Humanity has exceeded 4 of 9 'planetary boundaries,' according to researchers
Civilization has crossed four of nine so-called planetary boundaries as the result of human activity, according to a report published today in Science by the 18-member research team. Among them is Steve Carpenter, director of the University of Wisconsin-Madison Center for Limnology and the only U.S.-based researcher on the study.
The report, an update to previous studies, is titled "Planetary Boundaries: Guiding human development on a changing planet," and will be discussed next week at the World Economic Forum in Davos, Switzerland.
It should be a wake-up call to policymakers that "we're running up to and beyond the biophysical boundaries that enable human civilization as we know it to exist," says Carpenter.
For the last 11,700 years until roughly 100 years ago, Earth had been in a "remarkably stable state," says Carpenter. During this time, known as the Holocene epoch, "everything important to civilization" has occurred. From the development of agriculture, to the rise and fall of the Roman Empire, to the Industrial Revolution, the Holocene has been a good time for human endeavors.
But over the last century, some of the parameters that made the Holocene so hospitable have changed.
While the study focuses on several of these, including climate change and a troubling loss of biodiversity, Carpenter led the examination of biogeochemical cycle changes. Specifically, Carpenter looked at two elements essential to life as we know it: phosphorus and nitrogen.
Both are widely used to fertilize crops, and the rise of large-scale, industrial agriculture has led to an immense increase in the amount of the chemicals entering our ecosystems.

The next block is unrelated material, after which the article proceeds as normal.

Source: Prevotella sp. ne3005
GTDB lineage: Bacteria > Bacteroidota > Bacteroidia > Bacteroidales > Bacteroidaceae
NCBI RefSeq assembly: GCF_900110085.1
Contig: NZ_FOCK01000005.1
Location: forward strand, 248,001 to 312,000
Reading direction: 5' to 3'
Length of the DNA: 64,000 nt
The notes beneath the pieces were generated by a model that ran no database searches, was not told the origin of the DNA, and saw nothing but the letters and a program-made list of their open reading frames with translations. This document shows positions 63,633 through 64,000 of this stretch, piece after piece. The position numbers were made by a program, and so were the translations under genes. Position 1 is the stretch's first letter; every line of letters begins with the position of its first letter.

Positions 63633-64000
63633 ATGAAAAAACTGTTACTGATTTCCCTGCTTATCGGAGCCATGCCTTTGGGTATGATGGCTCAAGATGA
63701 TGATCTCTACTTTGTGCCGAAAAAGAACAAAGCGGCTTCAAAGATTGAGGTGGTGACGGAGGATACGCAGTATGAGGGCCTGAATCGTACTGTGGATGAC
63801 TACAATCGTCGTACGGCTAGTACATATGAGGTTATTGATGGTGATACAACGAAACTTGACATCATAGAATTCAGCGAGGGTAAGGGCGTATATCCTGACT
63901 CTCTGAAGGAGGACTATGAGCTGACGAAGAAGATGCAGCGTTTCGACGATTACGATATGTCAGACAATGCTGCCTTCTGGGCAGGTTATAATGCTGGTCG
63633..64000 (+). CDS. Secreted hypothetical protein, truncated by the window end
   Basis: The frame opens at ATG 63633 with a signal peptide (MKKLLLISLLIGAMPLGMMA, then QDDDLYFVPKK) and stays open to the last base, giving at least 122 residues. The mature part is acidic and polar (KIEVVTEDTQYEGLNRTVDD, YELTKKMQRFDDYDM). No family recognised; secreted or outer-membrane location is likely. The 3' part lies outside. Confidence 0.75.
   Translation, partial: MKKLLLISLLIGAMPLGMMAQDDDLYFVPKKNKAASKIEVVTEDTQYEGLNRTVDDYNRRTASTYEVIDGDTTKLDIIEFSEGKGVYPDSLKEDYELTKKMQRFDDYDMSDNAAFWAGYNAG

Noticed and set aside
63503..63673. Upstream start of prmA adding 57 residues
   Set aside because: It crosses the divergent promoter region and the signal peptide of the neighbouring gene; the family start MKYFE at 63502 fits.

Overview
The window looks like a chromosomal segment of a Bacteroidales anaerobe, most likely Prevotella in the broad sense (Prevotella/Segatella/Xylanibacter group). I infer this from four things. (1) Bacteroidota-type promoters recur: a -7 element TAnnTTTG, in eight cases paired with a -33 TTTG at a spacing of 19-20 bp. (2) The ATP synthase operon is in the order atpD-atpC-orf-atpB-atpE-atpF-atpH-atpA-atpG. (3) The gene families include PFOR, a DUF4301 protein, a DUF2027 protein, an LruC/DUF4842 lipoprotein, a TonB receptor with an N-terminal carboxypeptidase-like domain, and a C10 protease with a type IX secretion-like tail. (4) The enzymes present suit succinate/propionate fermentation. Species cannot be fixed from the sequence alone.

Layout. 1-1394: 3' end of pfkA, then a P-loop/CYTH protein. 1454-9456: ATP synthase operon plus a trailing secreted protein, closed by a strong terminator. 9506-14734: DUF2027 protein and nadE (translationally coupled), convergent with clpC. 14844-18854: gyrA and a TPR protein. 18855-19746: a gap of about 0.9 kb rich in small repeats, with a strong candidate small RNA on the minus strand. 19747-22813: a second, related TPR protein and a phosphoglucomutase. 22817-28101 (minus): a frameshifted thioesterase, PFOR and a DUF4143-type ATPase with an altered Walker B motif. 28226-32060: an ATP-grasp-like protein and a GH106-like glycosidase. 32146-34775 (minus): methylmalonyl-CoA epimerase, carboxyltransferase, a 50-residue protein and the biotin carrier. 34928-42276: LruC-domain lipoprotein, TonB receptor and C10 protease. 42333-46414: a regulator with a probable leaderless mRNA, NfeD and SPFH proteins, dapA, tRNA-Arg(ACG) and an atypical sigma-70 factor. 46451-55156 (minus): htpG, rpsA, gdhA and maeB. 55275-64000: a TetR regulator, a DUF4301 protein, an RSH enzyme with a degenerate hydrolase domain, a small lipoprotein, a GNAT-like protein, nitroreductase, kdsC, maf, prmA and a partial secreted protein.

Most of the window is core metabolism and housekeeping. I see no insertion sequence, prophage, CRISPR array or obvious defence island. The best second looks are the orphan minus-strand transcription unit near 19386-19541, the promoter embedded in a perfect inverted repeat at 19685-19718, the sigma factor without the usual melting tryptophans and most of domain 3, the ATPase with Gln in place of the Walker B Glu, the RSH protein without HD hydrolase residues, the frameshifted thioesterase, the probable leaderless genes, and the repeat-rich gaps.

"We've changed nitrogen and phosphorus cycles vastly more than any other element," Carpenter says. "(The increase) is on the order of 200 to 300 percent. In contrast, carbon has only been increased 10 to 20 percent and look at all the uproar that has caused in the climate."
The increase in phosphorus and nitrogen has been especially detrimental to water quality. Phosphorus loading is the leading cause of both harmful algal blooms and the oxygen-starved "dead zone" in Lake Erie. Likewise, nitrogen flowing down the Mississippi River is the main culprit behind the "dead zone" in the Gulf of Mexico.
While nitrogen and phosphorus levels overall are well beyond the Holocene boundaries, Carpenter says the chemical load isn't spread evenly over the planet.
"There are places that are really, really overloaded with nutrient pollution," he says. "Wisconsin and the entire Great Lakes region are some of those. But there are other places where billions of people live that are undersupplied with nitrogen and phosphorus."
For instance, much of Africa is largely lacking these two essential elements, Carpenter says. "We've got certain parts of the world that are overpolluted with nitrogen and phosphorus, and others where people don't even have enough to grow the food they need."
It's a "distribution problem," Carpenter says, and suggests places like the Midwestern U.S. could vastly reduce its use of fertilizers and still maintain productive crops while nutrient-poor regions of the globe increase their use—all while keeping the global levels safely within the study's prescribed "planetary boundary."
"It might be possible for human civilization to live outside Holocene conditions, but it's never been tried before," Carpenter says. "We know civilization can make it in Holocene conditions, so it seems wise to try to maintain them."
Provided by University of Wisconsin-Madison